We’re mainly here not to make sambal, but to appreciate its role and importance in society. For instance, there’s a section in the book titled “A Repertoire of Techniques: Preservation and Preparation”. Here, Khir expounds on the subject of sambal, noting its roles at a table (sometimes a condiment, sometimes a dish), its variations, the styles of preparation (raw vs cooked), and so on. Later on, delightfully, he cites a source that vividly communicates the importance of sambal; a sultan is observed enjoying a feast of 26 varieties of sambal alongside a “pageant of gulai”. Little touches like these really helped me immerse myself in the little cultural nuances that I would otherwise miss. In the section “Lyric Flavours: Food in Verse, Tale and Song”, the writing is at its best. Engaging, witty, and utterly informative, Khir cites pantun, food-based pop songs and proverbs to illustrate the significance and cultural importance attached to food. The coconut and its derivative projects are objects often subject to poetic fixation, and Mr. Khir Johari will never let us forget it. I particularly appreciated the list of food-themed songs provided at the end of the chapter. It’s a very contemporary touch, I think, to include a playlist in your book. So hip! I also liked the jaunts into natural history. The Singapore of the past, as described by the book, is a rich land of plenty, with its inhabitants foraging and drawing from it to feed themselves. That’s definitely a far cry from the Singapore of now, which is a packed metropolis with foodways that extend not just regionally but globally. Much has been lost in this transition, and Khir hammers the point home with segments like “In Search of Lost Durian”, which lists dozens of heirloom durians that are now extinct in favour of the cultivation of a few commercial varieties.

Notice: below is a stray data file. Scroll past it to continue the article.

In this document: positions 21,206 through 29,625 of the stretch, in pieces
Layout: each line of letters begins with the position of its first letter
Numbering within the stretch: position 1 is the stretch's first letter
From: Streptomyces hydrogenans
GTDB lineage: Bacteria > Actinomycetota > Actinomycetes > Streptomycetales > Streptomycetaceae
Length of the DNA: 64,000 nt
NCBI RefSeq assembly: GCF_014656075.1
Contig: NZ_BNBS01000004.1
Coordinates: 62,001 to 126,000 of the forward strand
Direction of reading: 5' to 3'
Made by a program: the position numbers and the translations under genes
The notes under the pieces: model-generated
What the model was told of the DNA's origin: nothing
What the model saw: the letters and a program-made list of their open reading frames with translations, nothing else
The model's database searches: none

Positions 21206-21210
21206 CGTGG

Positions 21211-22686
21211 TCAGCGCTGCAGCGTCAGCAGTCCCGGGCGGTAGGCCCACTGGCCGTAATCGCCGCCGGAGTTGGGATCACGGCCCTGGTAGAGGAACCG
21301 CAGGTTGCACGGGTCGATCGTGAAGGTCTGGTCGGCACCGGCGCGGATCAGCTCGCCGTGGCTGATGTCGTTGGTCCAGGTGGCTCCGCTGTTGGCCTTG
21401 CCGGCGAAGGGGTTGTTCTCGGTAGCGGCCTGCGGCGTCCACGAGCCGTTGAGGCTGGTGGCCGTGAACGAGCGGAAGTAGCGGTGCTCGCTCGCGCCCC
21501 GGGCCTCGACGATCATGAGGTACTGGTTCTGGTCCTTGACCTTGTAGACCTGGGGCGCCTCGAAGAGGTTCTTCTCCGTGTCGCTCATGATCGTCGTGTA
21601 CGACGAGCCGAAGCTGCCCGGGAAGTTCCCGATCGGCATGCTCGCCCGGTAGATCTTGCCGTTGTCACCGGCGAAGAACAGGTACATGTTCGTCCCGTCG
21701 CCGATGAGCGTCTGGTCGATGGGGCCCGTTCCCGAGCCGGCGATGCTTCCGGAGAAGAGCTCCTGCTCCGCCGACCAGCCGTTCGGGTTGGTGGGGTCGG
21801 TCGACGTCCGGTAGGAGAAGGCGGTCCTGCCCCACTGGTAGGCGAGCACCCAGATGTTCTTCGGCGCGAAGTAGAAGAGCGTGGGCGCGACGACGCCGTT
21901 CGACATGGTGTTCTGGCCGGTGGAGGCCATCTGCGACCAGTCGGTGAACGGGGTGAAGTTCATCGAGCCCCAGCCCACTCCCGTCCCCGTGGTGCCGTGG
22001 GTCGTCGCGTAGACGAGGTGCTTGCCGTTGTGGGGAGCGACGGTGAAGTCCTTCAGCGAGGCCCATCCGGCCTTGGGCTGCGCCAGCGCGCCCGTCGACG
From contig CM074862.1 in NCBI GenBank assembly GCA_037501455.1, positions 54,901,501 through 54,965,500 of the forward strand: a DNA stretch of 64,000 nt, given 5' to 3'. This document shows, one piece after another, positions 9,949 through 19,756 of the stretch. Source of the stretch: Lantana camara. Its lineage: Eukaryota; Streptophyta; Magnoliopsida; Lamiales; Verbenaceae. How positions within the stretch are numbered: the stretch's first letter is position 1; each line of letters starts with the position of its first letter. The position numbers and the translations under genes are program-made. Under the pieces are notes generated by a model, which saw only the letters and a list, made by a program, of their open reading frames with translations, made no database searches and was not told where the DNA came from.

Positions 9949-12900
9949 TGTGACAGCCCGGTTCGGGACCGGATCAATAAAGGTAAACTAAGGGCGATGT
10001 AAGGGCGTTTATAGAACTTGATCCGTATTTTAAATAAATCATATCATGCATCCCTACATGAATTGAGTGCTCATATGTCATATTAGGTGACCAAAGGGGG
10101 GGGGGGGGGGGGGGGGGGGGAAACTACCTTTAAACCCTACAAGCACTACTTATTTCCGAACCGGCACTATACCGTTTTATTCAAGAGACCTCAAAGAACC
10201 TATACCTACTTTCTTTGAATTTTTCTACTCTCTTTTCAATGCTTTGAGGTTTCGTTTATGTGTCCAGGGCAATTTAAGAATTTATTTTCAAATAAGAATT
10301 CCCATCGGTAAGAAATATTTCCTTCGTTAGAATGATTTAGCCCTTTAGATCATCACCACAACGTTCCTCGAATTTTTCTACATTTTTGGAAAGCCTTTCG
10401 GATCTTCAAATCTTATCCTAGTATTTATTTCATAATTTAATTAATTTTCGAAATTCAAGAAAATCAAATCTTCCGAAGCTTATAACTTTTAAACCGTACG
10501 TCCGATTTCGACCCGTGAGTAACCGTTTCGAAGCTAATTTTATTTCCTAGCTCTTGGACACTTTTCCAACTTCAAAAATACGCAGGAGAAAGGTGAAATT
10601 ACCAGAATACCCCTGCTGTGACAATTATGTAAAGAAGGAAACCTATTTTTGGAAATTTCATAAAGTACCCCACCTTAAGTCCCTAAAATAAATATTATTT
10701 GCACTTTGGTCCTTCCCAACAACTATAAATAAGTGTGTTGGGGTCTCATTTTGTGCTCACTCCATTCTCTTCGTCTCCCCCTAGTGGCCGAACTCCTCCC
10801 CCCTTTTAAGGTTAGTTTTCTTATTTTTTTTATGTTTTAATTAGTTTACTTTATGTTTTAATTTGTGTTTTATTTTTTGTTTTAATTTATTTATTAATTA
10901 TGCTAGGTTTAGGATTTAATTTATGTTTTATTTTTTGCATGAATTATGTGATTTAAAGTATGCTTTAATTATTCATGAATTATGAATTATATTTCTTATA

These segments twist the knife when one recalls the frequent ecological tragedies reported in the news. With each acre of forest depleted for living space, for golf courses, for more city, we lose more and more of Singapore’s rich bounty forever, as entire species go extinct, never to return. However, even now, echoes of old Singapore still exist if we look hard enough. In the foods we love, in the kitchens of Singaporean households, in the techniques that we still employ, in the shape of our lives, a culture is kept alive. The Food of Singapore Malays is but one of many efforts to keep the fire burning, and it will take much more than the effort of one person if we want to preserve what we have left. Even if it is a very good book.